Kentucky: Industrial Hemp Processing Plant Expands In Louisville

Sunstrand

The processing plant fibers are being developed to create furnace filters and filaments for 3D printing

By Michael Bachara
Hemp News

Sunstrand, a Louisville-based hemp processing plant, is a biomaterials company that processes hemp, kanaf, flax, and bamboo for industrial and technical applications. In 2014, the business started in Okolona, after Kentucky allowed industrial hemp. The company's new 25,000-square-foot plant is more than four times larger than its original location. The company has contracts with several Kentucky farmers to grow hemp, and their fibers are being developed to create furnace filters and filaments for 3D printing.

University of Kentucky's David Williams, an agronomy professor, has been working with Sunstrand on their hemp production. "Sunstrand's focus on getting a quality crop and coating it for industrial uses is impressive," Williams said.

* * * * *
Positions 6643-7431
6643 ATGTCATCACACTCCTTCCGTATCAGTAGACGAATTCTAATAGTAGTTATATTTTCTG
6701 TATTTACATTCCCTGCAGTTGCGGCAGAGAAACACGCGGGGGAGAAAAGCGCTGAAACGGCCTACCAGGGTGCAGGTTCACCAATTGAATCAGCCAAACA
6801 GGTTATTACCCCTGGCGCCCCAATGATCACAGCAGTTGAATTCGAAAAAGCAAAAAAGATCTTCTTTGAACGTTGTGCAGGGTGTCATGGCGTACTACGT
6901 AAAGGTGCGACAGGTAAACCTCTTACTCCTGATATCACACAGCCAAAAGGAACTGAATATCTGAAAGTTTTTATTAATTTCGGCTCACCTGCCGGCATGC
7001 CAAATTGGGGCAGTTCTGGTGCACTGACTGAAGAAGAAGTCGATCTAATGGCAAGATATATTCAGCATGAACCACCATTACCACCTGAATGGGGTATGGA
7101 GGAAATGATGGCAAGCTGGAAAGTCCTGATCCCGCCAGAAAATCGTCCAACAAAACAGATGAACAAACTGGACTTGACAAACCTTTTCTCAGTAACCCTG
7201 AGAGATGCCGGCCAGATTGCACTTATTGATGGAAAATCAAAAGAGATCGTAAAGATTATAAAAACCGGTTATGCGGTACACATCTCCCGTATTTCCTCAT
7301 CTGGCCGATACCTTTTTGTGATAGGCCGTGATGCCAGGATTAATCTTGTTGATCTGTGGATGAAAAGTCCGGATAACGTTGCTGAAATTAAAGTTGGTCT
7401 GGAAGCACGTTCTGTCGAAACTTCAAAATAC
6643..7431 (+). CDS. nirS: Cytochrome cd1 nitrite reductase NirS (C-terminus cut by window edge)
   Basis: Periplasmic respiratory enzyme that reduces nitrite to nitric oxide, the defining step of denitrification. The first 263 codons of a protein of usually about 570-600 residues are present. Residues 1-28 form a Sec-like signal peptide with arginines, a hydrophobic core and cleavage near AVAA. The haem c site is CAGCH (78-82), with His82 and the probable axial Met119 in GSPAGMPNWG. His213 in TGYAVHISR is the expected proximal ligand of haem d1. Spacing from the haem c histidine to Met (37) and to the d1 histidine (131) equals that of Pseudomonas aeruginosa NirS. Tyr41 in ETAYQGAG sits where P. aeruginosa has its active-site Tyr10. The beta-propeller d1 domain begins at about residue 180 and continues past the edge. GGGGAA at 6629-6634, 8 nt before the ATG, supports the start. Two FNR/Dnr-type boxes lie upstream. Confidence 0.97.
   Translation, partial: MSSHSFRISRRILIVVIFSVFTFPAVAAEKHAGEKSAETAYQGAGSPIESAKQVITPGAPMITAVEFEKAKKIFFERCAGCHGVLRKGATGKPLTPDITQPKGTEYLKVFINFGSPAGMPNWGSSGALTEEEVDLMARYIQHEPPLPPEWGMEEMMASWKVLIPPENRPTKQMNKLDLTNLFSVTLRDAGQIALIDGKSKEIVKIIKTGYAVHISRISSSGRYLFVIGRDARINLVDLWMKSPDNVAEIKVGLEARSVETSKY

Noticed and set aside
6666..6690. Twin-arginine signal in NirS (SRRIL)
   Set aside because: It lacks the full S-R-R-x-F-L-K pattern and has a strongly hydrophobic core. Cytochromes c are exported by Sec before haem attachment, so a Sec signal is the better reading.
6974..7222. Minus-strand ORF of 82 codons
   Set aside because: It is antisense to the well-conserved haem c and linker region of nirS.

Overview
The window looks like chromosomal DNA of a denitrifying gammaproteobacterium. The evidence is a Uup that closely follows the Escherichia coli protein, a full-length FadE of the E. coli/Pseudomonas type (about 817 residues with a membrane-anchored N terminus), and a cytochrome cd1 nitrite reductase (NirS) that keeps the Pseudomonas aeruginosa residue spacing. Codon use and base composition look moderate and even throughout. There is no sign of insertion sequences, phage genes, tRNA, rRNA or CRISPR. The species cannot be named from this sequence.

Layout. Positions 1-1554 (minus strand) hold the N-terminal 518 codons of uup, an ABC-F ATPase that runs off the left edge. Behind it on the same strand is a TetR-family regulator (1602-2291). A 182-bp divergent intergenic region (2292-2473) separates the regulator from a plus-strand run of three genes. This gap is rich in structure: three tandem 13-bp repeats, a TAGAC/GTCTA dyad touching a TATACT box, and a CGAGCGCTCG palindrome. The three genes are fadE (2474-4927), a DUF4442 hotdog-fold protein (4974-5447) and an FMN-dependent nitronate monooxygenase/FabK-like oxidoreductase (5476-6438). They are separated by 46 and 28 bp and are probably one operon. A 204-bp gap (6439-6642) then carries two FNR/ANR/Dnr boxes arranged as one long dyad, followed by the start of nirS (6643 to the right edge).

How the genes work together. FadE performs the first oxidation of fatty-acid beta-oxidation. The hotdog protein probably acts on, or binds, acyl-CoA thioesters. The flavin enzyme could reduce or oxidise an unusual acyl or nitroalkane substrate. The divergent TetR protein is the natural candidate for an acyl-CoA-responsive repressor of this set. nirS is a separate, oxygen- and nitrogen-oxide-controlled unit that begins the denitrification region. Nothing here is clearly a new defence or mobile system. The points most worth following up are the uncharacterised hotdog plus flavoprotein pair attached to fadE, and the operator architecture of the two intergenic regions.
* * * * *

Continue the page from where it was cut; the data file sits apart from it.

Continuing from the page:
Greg Langdon, a well-known adviser in Louisville, said that Sunstrand's approach has been "well calibrated" in their approach. "They've been smart to understand that the company will have to go through some intermediate steps before pushing growth," Langdon said.

“This larger space allows us more functionality and more efficiency,” said Trey Riddle, the firm’s chief executive officer and president of the Kentucky Hemp Industries Association, in a statement. “We’ll be able to offer a greater diversity of products.”

"One of the reasons we moved to this state was to bring hemp into our lineup and Kentucky, being a leader in the hemp industry, was a perfect fit for us,” Riddle said.

Industrial hemp is incredibly versatile, with industrial applications ranging from car parts to building materials and 3D printing. Manufacturers use Sunstrand's materials to make products more sustainable by replacing glass plastic fibers with hemp fibers grown in Kentucky.

“All of our hemp comes from the state of Kentucky and most of our farmers are within a 100-mile radius of our plant here in Louisville,” Riddle said.

Photo Source: Michael Clevenger, The C-J